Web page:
As part of PRISMA’s stakeholder engagement strategy, an online workshop for the research stream on Biodiversity and biophysical impacts was held on the 22nd of November 2023, featuring a presentation of recent work by Dr Johannes Emmerling, senior scientist at the RFF-CMCC European Institute on Economics and the Environment.
The workshop began with an overview of recent assessments of biodiversity and ecosystem services, how they are affected by climate change, as well as their importance for economic activity and development. As highlighted by the Intergovernmental Science-Policy Platform on Biodiversity and Ecosystem Services (IPBES), human activities in general as well as climate change in particular are strong drivers of biodiversity loss whilst, at the same time, biodiversity loss can increase the challenge of limiting climate change. In addition, a report by the World Economic Forum suggests that more than half of global GDP is moderately or highly dependent on nature and its services, while comprehensive wealth assessments such as those provided by the World Bank suggest that natural capital represents a substantial share of the wealth of many nations.
Based on these premises, Dr Emmerling presented the results of a recently completed research work which seeks to make a start on incorporating natural capital and the economic impacts of biodiversity loss in a well-established multi-regional integrated assessment model, RICE50+. Taking the Dasgupta Review as its point of departure, the work incorporates natural capital into the model, where it both enters into the production function to affect economic output and provides non-market ecosystem services while being affected by climate change. In particular, as climate change redistributes terrestrial ecosystems across the globe, the world’s natural capital is expected to decrease, causing a 9% loss of ecosystem services by 2100.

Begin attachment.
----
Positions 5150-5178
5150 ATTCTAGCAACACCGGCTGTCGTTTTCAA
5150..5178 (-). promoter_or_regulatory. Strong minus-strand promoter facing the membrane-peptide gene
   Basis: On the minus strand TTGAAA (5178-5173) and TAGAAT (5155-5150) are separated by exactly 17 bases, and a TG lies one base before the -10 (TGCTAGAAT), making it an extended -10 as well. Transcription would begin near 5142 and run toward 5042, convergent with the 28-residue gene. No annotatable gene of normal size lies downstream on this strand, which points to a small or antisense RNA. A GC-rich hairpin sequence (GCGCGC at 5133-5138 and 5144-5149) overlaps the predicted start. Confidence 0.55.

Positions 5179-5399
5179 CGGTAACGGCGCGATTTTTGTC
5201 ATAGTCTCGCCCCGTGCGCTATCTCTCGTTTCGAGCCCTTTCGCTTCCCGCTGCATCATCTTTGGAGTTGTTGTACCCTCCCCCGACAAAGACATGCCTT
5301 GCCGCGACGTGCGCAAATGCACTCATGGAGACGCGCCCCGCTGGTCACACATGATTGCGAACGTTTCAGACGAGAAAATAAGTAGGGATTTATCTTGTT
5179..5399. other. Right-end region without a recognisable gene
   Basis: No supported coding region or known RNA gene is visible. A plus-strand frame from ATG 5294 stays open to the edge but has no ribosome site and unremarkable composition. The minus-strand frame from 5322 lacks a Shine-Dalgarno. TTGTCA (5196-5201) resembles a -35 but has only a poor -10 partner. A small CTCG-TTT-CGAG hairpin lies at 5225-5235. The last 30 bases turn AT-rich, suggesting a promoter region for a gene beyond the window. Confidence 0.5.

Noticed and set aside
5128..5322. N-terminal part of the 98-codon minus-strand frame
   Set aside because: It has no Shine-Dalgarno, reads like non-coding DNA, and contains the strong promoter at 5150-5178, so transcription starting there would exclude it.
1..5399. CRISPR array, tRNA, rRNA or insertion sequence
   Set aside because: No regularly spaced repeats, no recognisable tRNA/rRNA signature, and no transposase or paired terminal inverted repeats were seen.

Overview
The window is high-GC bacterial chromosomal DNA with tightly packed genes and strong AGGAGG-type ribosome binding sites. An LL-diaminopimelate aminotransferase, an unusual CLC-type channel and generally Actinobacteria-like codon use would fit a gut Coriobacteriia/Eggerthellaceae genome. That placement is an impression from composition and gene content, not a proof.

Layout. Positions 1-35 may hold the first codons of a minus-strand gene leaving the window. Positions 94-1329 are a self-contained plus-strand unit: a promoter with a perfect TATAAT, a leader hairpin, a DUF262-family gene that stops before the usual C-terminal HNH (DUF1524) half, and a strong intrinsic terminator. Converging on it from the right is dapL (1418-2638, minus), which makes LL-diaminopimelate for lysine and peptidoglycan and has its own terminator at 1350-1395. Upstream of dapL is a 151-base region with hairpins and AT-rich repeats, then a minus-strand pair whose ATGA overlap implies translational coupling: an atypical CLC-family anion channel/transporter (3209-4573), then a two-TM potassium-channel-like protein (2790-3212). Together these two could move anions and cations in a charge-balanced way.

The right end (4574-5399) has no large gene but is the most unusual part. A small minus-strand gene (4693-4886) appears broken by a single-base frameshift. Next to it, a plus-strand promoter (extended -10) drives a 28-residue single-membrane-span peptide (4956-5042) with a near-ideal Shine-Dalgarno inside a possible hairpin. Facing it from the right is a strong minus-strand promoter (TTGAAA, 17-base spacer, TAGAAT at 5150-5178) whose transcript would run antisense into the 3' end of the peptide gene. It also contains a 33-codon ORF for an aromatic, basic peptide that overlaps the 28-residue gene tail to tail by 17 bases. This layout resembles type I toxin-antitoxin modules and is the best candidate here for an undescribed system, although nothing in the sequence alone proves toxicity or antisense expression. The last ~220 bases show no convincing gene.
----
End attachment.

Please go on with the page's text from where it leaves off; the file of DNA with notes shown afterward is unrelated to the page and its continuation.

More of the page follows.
In the first application, the value of the natural capital incorporated into the model is derived from combining three terrestrial ecosystems models with the World Bank comprehensive wealth accounts and an extensive database of ecosystem services valuations. This allows for a regionalised assessment of the value of total market and non-market benefits presently derived from different types of terrestrial biomes and, using different climate change scenarios, how these benefits are expected to change.
Incorporating these damages into the RICE50+ model for a scenario implying around 3 degrees of global warming by 2100, the researchers found that the mean annual GDP loss will reach 1.3% by 2100, with some countries experiencing losses of up to 3% and losses being strongly concentrated in poorer regions. Non-market benefits are expected to decline even more strongly, with possible losses of up to 40%.
While this work already accounts for many relevant linkages between biodiversity and the economic system, there are many aspects that still need to be explored better. For instance, the work presented in the webinar only accounted for natural capital and ecosystem services represented by terrestrial vegetation and hence did not include the role of oceans or terrestrial wildlife. The approach is at present also largely “linear”, in the sense that it does not incorporate the possibility of sudden tipping points in ecosystems, which would likely exacerbate economic losses.
The presentation of recent research results was followed by an extensive Q&A session with stakeholders from governmental bodies such as DG ENV and DG CLIMA of the European Commission, environmental foundations like the European Climate Foundation, NGOs such as the European Environment Bureau and Wildlife Conservation Society, research institutions like the Institute for European Environmental Policy, think tanks like IDDRI and TMG. The stakeholders were asked if modelling results aligned with their expectations, if any essential factors were not captured by the modelling approach, and if priorities for future work aligned with stakeholders’ opinions.